April Wood Stewart wants to change the way people think about student engagement.
And now that she’s been announced as the University of West Georgia’s new executive director for the Center of Student Involvement and Inclusion (CSII), she’ll have her opportunity.
“A lot of people think engagement is just attending a program or activity,” Stewart began. “But engagement can mean almost anything that happens at UWG, even employment and study sessions. Engagement is whatever makes people feel a sense of belonging to this institution, just like our strategic plan prioritizes.”
Associate Vice President of Student Life and Dean of Students Dr. Lakiesa Rawlinson said she’s excited to see what Stewart will bring to her new position.
“April is an experienced leader with a record of success,” Rawlinson said. “CSII is eager to lean into April’s expertise to continue curating a student engagement experience that fosters student learning, belonging and placemaking.”
Stewart has spent the past decade ensuring students find connections at UWG, first in the Office of Undergraduate Admissions, then in First-Year Experience – now called New Student Programs – which she’ll oversee in her new role in an interim capacity.
But no matter what her title is or which office she reports to, Stewart’s goal remains the same.
“No matter what level you’re at, we’ve got to keep ourselves grounded to know that the students are the most important thing,” she explained. “How do we make this the best place for them? We have goals, and it’s easy to get wrapped up in them, but students are behind every goal. Engagement is behind every goal. Engagement truly means student success, retention and graduation.”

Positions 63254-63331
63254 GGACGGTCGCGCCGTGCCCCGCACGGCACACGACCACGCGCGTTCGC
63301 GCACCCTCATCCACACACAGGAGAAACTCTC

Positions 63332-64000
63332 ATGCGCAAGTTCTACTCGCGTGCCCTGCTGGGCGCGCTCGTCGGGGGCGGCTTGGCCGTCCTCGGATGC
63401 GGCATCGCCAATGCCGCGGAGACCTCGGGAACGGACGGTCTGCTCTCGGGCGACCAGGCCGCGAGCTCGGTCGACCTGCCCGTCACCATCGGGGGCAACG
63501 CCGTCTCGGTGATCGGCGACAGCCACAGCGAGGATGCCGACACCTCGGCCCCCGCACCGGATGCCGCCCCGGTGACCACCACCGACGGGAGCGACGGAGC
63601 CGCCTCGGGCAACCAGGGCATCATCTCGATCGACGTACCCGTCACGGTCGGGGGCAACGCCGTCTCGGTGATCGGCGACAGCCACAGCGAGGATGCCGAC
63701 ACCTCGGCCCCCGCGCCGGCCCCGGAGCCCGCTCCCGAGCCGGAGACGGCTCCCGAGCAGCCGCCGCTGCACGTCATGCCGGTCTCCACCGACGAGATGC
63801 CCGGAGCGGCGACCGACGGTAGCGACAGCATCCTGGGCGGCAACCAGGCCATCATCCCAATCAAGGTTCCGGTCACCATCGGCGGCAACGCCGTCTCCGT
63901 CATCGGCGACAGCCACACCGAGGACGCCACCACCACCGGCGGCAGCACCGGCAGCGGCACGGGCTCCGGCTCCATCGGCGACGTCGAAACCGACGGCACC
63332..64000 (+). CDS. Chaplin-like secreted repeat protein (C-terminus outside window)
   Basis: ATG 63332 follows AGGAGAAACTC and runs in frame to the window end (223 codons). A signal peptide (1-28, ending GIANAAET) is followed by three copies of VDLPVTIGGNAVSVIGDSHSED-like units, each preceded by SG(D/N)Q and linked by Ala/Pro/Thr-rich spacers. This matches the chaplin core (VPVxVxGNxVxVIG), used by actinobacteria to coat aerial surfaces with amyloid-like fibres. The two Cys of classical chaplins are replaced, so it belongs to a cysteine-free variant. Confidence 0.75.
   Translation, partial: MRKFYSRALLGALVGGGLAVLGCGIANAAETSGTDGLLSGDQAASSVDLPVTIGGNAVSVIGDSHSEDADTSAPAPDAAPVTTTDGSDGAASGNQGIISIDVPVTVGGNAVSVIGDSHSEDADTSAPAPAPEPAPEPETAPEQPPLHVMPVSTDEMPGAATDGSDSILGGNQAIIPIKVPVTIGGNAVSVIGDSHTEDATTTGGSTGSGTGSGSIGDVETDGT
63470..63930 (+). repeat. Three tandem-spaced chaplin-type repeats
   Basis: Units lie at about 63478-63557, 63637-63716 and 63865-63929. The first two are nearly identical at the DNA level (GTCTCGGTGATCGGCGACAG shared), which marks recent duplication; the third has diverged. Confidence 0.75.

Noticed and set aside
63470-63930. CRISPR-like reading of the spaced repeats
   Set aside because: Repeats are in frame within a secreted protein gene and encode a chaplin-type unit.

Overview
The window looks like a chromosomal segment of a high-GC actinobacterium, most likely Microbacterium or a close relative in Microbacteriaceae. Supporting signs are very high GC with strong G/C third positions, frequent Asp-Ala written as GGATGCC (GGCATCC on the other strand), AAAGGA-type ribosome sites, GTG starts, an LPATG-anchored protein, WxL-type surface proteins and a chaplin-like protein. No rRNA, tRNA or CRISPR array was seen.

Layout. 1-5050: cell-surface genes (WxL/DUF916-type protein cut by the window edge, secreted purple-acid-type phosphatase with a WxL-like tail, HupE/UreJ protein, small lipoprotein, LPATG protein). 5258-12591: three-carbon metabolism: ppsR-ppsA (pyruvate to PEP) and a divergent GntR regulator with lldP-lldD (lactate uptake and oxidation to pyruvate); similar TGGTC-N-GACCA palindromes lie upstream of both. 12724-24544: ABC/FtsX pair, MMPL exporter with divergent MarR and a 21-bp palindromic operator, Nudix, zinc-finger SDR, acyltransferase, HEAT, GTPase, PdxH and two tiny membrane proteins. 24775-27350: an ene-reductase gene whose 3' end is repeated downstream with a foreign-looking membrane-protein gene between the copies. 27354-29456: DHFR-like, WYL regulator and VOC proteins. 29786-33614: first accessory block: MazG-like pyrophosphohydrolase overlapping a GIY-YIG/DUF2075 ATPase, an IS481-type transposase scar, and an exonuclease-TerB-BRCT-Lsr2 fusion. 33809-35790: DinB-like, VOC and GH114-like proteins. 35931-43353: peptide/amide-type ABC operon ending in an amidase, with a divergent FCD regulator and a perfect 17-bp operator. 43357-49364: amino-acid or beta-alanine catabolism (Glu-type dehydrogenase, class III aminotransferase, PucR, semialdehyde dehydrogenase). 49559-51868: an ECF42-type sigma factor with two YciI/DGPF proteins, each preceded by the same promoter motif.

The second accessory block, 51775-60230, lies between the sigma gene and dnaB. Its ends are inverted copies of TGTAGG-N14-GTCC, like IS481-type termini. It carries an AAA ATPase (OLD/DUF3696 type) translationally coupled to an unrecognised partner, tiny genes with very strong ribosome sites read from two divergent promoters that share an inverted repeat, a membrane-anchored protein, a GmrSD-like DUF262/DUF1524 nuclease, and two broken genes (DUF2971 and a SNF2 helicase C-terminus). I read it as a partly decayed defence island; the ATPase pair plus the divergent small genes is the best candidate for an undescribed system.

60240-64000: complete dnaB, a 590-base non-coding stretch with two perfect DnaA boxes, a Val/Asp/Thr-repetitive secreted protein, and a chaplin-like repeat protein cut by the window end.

In the same spirit, UWG is sitting on a goldmine of resources Stewart is intent on tapping into more as one of her first duties in this new role.
“We’ve got some amazing individuals on this campus: our students,” she said. “We have to be able to let our students do some things and trust them, and it’ll give them experience for their professional lives.”
It’s not a task Stewart takes lightly, and certainly not one she – or any faculty/staff member or even department – can do alone.
“CSII really doesn’t do anything without collaborating with another office,” she said. “What’s most important is that I am able to empower students to become better humans and better citizens for our communities – possibly even breaking a cycle for some. Now they can get an education and make a difference so when they have their own families they can provide better for them.”